Making their mark

95 years of preparing scholars and leaders

March 31, 2014 | Erikah Haavie, Contributing Writer

William Bowling taught at Sullivan Elementary School, and after integration, League Middle School.
William Bowling taught at Sullivan Elementary School, and after integration, League Middle School.
William Bowling taught at Sullivan Elementary School, and after integration, League Middle School.

Nearly five decades ago, two black elementary school teachers and a guidance counselor enrolled in the evening graduate studies program at Furman University.

Their registration made headlines, as Furman was the first all-white private institution in South Carolina to admit black students.

One of those graduate students, the Rev. Joseph Adair, went onto become an education professor at Clemson University where he remained for nearly two decades. Another, William Bowling, on his 90th birthday, was named a Master Teacher by the School District of Greenville County for his lifelong contributions to the children of Greenville.

A new exhibit in the Hipp Hall Gallery gives a glimpse into the lives of Adair, Bowling and other stars of Furman University’s teacher education program. An opening reception for the retrospective, “95 Years of Preparing Scholars and Leaders,” will be held at 4 p.m. Tuesday, April 29 in the Hipp Hall lobby to honor educators featured in the exhibit and their families.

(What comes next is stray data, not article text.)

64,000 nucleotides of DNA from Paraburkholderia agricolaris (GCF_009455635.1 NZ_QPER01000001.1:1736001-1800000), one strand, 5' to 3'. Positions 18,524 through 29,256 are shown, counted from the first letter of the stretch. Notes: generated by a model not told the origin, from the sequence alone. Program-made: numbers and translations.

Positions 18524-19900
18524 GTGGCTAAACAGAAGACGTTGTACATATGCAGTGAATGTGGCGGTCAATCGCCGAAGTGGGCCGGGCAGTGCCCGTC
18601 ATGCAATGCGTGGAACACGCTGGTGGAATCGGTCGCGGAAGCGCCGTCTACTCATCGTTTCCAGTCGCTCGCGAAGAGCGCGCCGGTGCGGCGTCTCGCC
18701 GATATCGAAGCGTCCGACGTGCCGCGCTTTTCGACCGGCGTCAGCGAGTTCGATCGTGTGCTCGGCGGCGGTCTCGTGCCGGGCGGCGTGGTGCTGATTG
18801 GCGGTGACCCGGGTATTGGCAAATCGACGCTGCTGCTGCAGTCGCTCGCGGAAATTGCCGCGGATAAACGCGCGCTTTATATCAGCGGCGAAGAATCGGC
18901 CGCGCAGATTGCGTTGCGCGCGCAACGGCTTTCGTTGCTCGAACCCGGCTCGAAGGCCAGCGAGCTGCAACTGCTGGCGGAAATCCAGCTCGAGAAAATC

The retrospective starts with the program’s humble beginnings in 1919 with a single professor of education, Dr. Leuco Gunter. Under the leadership of Furman President Bennett E. Geer, the teacher education program gained national attention in the 1930s with the “Project of Community Development,” a partnership between Furman, Greenville County schools and numerous government agencies. It continues through the decades to showcase Furman’s present-day program and profiles 19 Furman alumni and graduate students who have been named 2013-2014 district or school Teachers of the Year.

“Furman’s Education Department has had an immeasurable impact on the lives of numerous teachers and students in the Upstate,” said Erikah Haavie, who researched and coordinated the exhibit. “We wanted to honor the work so many have done for Furman’s teacher education program and recognize the many educators who continue to give their best each day in the classroom.”

The exhibit is on display from 9 a.m.-5 p.m. daily and is open to the public. For more information, contact Erikah Haavie in the Education Department at (864) 294-3083 or erikah.haavie@furman.edu